Hudson River Park bike path to Columbia University on Manhattan’s Upper West Side. He has been
plagued by something that all people who ride
bamboo bikes have come to endure — a constant
barrage of questions about that bike.
“I ride with headphones even though I don’t
listen to music while I’m riding, so I can ignore
people when they try to talk to me about my bike.
If I talked to everybody who asked me about my
bike, I’d never get to work,” Odlin explains.
Ditto for Murray and Aguinaldo. Aguinaldo uses
his bike for his business, the Mess Kollective, a
bike messenger collective that has no office and is
run entirely on iPhones.
Murray is soon relocating to the Bay Area, where
he’ll be setting up a San Francisco-based Bamboo
Bike Studio, with weekend workshops already
scheduled into the new year. The three founders
also “think globally,” with a portion of all class fees
going toward efforts to seed the first bamboo bike
factory in Ghana.
This past summer the Bamboo Bike Studio started selling kits for DIYers who want to build a bike
frame at home. The kits include a jig, some tools,
epoxy, carbon, and a limited number of metal parts,
such as the special dropouts for the rear wheels.
They cost less than $500 — bamboo costs extra,
although the studio plans to crowdsource a harvest
map for those who want to find local bamboo.
There are at least three detailed how-tos for
making a bamboo bicycle on
safety of DIY bamboo bikes has been questioned by
Calfee Design’s Craig Calfee (
high-end bike maker in La Selva Beach, Calif., and a
pioneer in using bamboo for bicycles.
Calfee, who developed the technique of wrapping epoxy-soaked fiber around bamboo junctions
in 1995, told me that building a bamboo bike using
“the wrong techniques” could result in serious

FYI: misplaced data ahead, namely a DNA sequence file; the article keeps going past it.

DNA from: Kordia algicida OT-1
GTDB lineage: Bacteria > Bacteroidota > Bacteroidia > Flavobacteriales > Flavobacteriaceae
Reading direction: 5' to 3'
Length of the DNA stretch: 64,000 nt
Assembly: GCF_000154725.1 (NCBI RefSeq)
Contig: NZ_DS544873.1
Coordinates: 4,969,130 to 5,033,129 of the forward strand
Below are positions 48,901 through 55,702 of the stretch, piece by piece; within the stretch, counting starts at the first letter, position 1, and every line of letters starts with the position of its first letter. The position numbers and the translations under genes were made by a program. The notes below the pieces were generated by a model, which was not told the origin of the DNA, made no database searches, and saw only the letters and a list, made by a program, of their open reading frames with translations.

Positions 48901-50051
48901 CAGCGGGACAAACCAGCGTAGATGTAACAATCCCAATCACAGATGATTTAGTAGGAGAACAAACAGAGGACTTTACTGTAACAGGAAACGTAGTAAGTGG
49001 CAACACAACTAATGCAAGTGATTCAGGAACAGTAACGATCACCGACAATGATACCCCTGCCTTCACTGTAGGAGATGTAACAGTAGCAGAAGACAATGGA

injury. But he says he assumes the bikes made
by Odlin, Murray, and Aguinaldo in Brooklyn are
“I’m more concerned with the average DIYer,”
says Calfee. “It’s possible to build a bamboo bike
that rides just fine soon after it’s completed. But
after the bamboo ages or the resin shrinks, the
bamboo can separate from the wrappings, causing
very unexpected results.”
Bamboo bicycles may seem like the ultimate
mode of environment-friendly transportation, but
if you buy one as opposed to making one yourself,
they can cost a whole lot of green.
Calfee Design’s bamboo bike frames, which
have joints made from epoxy-soaked hemp, sell for
$2,695 and $3,195; but he also started a company
called Bamboosero, which imports bamboo bike
frames made in Africa and sells them starting at
around $700. Models include mountain, cargo,
city, and road bikes.
In Portland, Ore., Renovo Hardwood Bicycles
renovobikes.com) sells laminated bamboo bike
frames starting at $1,495–$2,650, plus extra
for full builds.
There are two bamboo bike makers in Fort
Collins, Colo. Panda Bicycles (
makes bikes with bamboo “tubing” connected
using a proprietary steel-joint design. The company
offers three models ranging from $1,600–$2, 150
for frame only, and $2, 100–$3,250 for full builds.
Boo Bicycles (
boobicycles.com), also in Fort
Collins, was started in 2009 by Nick Frey, a
23-year-old pro cyclist and mechanical engineer.
His bamboo bikes, which boast carbon fiber joints,
are handcrafted by James Wolf, an American
furniture maker who lives in Vietnam. Boo sells five
models, with frames ranging from $2,625–$2,985,
Organic Bikes (
organicbikes.com), which is
owned by the Wisconsin retailer Wheel and Sprocket,
sells a bamboo bicycle called the Dylan for as little as
$1,000. It’s made from compressed bamboo dowels
connected by recycled aluminum lugs.
A Danish bike maker, Biomega (
also uses aluminum lugs on its bamboo bike,
which was developed by award-winning industrial
designer Ross Lovegrove with the expertise of
Brazilian bamboo specialist Flavio Deslandes.
With all these companies jumping on the
bamboo bandwagon, the guys in Brooklyn are
concerned that bamboo bikes might become a fad
that eventually dies out.
“We feel like we’re building something with more
enduring value than that,” says Odlin. “Everyone
who leaves the studio says, ‘ Wow, my bike is my
favorite object now.’ They have such a connection
to this thing that came together under their own
hands. They may not come here to have that connection to their bicycle, but that’s what they leave
with. Everyone leaves with that.”
Jon Kalish (
firstname.lastname@example.org) is a Manhattan-based
radio reporter and podcast producer. He covers the DIY
scene for NPR.